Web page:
TypewriterFrom The Urbach Letter January 2007

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Keeping Secrets (Part 2)

Top Secret Folder

What do you have in common with military generals, CIA agents, banks, and multinational corporations? Secrets you'd like to keep, that's what! While in your case, national security might not hang in the balance, you have every right to maintain your own personal privacy (at the very least). Every one of us needs to keep some things on a "need to know basis." The good news is there's a relatively simple way to secure your communications and also prevent evil-doers from plundering the files on your computer.

From Zero to Hero
By now, you know that email is NOT secure and that your computer's hard drive can be scanned and copied in minutes. There's no such thing as a "deleted" email and there's undoubtedly a whole lot more sensitive info on your computer than you realize. While you may recognize the danger of sending credit card numbers and private business data in a cleartext email, most people do so anyway. However, in this age of rampant identity theft, cybercrime, and dumpster-diving opportunists, keeping secrets has never been more important.

But how? How do you go from zero security to a bulletproof defense without encumbering your life with all kinds of tech stuff and complication? Face it, if the approach I recommend isn't going to be simple, cheap, and easy, you're not going to bother.

What Does GRJ Mean?
Digital WomanLuckily, most of the math-laden heavy lifting has been automated. But it's still important that you understand the basics. Remember last month's introduction and Caesar's cipher? [Link to part one of this article] To protect his written military orders and messages, Julius Caesar shifted each character three spaces to the right, so, for example, the word DOG became GRJ. The "key" to unlock this cipher was a single number: the digit three. While a page of encrypted words would appear to be gibberish, a single item of information would decipher the emperor's orders.

Simple substitution ciphers like this are extremely easy to crack. Grade school kids can do it. Our language has a high degree of redundancy; certain letters and word forms appear more frequently than others. However, you can already see how to make it much harder to crack. Rather than shifting letters up or down a certain number, you could create a complex mathematical formula for scrambling the characters. Indeed, until just twenty years ago, that was one of the two ways secret messages were transmitted. (The other was via pairs of matched code books).

Courier BriefcaseAirport Espionage
You've seen the airport courier with a briefcase handcuffed to his wrist, and wondered what's inside. I can tell you this: it probably wasn't a secret formula or a document containing the evil plan for world domination. No, those things are usually securely encrypted and transmitted via electronic means. The courier's probably carrying the key codes to unlock them.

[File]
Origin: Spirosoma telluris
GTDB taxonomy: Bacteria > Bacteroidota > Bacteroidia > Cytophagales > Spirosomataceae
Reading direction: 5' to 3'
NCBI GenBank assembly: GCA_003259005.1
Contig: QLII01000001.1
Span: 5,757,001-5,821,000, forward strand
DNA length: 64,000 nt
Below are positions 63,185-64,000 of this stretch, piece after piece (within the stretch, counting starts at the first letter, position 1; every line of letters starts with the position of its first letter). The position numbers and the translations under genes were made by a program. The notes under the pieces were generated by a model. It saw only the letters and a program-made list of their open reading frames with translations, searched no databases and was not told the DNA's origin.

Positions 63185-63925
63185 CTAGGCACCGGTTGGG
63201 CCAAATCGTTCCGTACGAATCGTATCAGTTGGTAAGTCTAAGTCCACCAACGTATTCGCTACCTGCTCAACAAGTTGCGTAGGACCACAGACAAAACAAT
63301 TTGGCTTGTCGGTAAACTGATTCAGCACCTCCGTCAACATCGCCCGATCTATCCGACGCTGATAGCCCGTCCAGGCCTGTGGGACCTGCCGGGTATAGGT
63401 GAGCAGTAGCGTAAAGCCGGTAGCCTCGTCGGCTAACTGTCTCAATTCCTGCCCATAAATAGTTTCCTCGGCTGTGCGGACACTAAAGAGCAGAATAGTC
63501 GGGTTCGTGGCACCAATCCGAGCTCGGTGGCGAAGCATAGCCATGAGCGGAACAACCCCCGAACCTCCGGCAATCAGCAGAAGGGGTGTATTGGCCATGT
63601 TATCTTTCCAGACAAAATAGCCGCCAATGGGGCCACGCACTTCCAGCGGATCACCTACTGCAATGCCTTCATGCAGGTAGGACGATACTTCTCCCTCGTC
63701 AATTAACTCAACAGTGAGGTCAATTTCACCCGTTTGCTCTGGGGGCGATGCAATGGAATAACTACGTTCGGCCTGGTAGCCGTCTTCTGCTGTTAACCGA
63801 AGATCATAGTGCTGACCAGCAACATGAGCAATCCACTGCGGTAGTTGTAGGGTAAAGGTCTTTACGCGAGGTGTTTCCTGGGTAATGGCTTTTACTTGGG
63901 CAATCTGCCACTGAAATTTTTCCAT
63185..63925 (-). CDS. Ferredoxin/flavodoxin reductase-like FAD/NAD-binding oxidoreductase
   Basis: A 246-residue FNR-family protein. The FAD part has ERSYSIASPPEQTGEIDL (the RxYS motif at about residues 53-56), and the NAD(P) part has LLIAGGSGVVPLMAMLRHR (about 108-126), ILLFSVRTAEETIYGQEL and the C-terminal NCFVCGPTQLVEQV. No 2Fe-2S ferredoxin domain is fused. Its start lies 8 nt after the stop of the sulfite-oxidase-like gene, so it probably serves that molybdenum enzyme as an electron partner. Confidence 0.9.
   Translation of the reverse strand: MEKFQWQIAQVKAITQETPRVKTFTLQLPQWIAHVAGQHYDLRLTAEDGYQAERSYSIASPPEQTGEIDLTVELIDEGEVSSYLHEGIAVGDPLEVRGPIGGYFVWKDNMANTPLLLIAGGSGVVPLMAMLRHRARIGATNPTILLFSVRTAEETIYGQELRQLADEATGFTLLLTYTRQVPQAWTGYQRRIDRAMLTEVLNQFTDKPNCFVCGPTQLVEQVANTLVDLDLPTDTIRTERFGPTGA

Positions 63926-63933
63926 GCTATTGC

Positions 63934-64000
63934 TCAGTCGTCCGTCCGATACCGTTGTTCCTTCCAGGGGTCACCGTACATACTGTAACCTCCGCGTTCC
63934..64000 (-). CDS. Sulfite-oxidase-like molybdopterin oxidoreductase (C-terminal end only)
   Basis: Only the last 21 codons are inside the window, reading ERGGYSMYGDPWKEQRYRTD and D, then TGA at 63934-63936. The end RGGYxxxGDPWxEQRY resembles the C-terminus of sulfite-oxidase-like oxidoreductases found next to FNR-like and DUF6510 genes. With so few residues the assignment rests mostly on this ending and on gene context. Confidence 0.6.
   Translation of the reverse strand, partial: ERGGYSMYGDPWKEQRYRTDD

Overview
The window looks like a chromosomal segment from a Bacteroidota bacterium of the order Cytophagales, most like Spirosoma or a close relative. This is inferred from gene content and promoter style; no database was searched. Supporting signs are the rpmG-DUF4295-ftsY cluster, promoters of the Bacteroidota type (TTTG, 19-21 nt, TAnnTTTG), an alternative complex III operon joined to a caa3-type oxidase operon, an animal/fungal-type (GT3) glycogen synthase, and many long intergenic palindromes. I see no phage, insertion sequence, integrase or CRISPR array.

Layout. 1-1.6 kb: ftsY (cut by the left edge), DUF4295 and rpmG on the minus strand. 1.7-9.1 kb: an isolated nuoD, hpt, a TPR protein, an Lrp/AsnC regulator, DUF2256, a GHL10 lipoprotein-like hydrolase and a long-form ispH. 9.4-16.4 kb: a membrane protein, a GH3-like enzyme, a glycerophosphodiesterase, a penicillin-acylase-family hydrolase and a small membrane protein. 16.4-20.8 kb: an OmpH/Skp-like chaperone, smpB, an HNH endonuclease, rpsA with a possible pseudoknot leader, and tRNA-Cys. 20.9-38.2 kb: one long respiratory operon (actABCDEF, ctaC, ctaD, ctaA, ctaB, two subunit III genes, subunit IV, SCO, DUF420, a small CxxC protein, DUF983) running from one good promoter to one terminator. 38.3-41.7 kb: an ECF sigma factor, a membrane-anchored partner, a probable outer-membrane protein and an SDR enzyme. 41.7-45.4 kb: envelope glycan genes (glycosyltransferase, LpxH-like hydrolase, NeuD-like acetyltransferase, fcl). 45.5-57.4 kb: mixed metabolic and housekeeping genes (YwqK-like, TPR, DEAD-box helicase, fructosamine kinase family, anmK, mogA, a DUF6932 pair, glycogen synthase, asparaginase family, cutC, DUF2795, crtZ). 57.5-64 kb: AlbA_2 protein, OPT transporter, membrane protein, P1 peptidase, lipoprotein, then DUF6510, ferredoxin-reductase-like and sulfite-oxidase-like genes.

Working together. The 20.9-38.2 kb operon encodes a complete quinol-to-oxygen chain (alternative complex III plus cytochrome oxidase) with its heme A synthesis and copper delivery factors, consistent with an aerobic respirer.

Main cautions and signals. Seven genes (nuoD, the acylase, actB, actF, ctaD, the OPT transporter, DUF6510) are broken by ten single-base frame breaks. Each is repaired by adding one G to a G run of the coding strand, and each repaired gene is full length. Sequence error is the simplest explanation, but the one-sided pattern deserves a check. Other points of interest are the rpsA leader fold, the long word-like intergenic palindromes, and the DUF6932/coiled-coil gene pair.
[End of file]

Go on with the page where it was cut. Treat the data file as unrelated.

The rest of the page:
That's a limitation of conventional *symmetric key* cryptography: the need to somehow securely transmit the unlock key to the recipient. I say symmetric because the same key is used to both encrypt and decrypt the message. Therefore, all kinds of cloak and dagger methods are used for delivering those secret codes, or private keys.

Public Key Crypto
That's what led to a huge breakthrough by Whitfield Diffie and Martin Hellman thirty years ago: the concept of public key cryptography, which is the basis of nearly all current business document security systems and private email communications. Here's how it works: You choose a secure passphrase. Remember, that's like a password, but much longer. It's usually composed of a string of words you've memorized that either have some meaning to you but nobody else, or a nonsense phrase generated by the diceware method. (See my November 2005 article and video in the archives)

Old KeysSoftware installed on your computer takes that passphrase and generates two keys from it: a private key that you'll keep very secret and a public key that you can show to the world. If somebody wants to send you a secret message, they use your public key to encode it. But it's a one-way function. Once encoded, only your private key can unlock the message. Likewise, if you want to send somebody else a secret message, you encode it to their public key, and it's unscrambled by the receiver with their private key.

That's the beauty of public key crypto. You and your counterparty never have to exchange information that could fall into the wrong hands. There's no way to take a public key and mathematically deduce the corresponding unique private key from it. Like I said, it's a one-way function.

The public key encodes and the private key decodes. Cool.

From Tactical to Practical
We're almost done with the classroom part of this, so stay with me. In the next issue, I'm going to show you how to use PGP to dramatically increase the security and privacy of your communications and also keep strangers and evil-doers out of your private computer information. Again, even if you don't think you're much of a target, you really ought to step up and increase your security level. It's easy, and doesn't cost much. I'll step you through the process.

Stay tuned.

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